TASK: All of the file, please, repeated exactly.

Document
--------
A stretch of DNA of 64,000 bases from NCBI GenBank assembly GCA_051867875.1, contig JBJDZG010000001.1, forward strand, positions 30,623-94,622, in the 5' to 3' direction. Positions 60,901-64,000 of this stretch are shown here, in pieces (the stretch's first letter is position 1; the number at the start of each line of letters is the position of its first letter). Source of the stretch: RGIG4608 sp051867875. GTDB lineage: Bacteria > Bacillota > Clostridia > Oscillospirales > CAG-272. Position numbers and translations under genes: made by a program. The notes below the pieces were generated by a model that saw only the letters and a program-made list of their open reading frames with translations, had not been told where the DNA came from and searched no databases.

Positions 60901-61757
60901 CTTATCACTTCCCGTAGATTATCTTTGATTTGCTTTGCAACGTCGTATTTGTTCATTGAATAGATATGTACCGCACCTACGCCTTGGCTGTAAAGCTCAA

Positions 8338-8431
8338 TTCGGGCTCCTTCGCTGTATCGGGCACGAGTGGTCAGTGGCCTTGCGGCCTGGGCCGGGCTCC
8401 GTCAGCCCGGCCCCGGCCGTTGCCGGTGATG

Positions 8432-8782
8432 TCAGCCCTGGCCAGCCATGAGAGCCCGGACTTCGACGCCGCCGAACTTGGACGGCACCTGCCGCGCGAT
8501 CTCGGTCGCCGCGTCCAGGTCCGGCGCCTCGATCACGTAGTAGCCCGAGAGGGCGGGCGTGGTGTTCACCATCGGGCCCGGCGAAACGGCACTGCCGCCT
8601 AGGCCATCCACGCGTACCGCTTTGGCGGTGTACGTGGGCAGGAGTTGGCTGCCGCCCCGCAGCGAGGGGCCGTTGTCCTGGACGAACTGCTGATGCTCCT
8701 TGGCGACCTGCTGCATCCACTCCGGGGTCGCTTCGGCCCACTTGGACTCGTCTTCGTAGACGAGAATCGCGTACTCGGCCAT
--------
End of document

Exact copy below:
A stretch of DNA of 64,000 bases from NCBI GenBank assembly GCA_051867875.1, contig JBJDZG010000001.1, forward strand, positions 30,623-94,622, in the 5' to 3' direction. Positions 60,901-64,000 of this stretch are shown here, in pieces (the stretch's first letter is position 1; the number at the start of each line of letters is the position of its first letter). Source of the stretch: RGIG4608 sp051867875. GTDB lineage: Bacteria > Bacillota > Clostridia > Oscillospirales > CAG-272. Position numbers and translations under genes: made by a program. The notes below the pieces were generated by a model that saw only the letters and a program-made list of their open reading frames with translations, had not been told where the DNA came from and searched no databases.

Positions 60901-61757
60901 CTTATCACTTCCCGTAGATTATCTTTGATTTGCTTTGCAACGTCGTATTTGTTCATTGAATAGATATGTACCGCACCTACGCCTTGGCTGTAAAGCTCAA

Positions 8338-8431
8338 TTCGGGCTCCTTCGCTGTATCGGGCACGAGTGGTCAGTGGCCTTGCGGCCTGGGCCGGGCTCC
8401 GTCAGCCCGGCCCCGGCCGTTGCCGGTGATG

Positions 8432-8782
8432 TCAGCCCTGGCCAGCCATGAGAGCCCGGACTTCGACGCCGCCGAACTTGGACGGCACCTGCCGCGCGAT
8501 CTCGGTCGCCGCGTCCAGGTCCGGCGCCTCGATCACGTAGTAGCCCGAGAGGGCGGGCGTGGTGTTCACCATCGGGCCCGGCGAAACGGCACTGCCGCCT
8601 AGGCCATCCACGCGTACCGCTTTGGCGGTGTACGTGGGCAGGAGTTGGCTGCCGCCCCGCAGCGAGGGGCCGTTGTCCTGGACGAACTGCTGATGCTCCT
8701 TGGCGACCTGCTGCATCCACTCCGGGGTCGCTTCGGCCCACTTGGACTCGTCTTCGTAGACGAGAATCGCGTACTCGGCCAT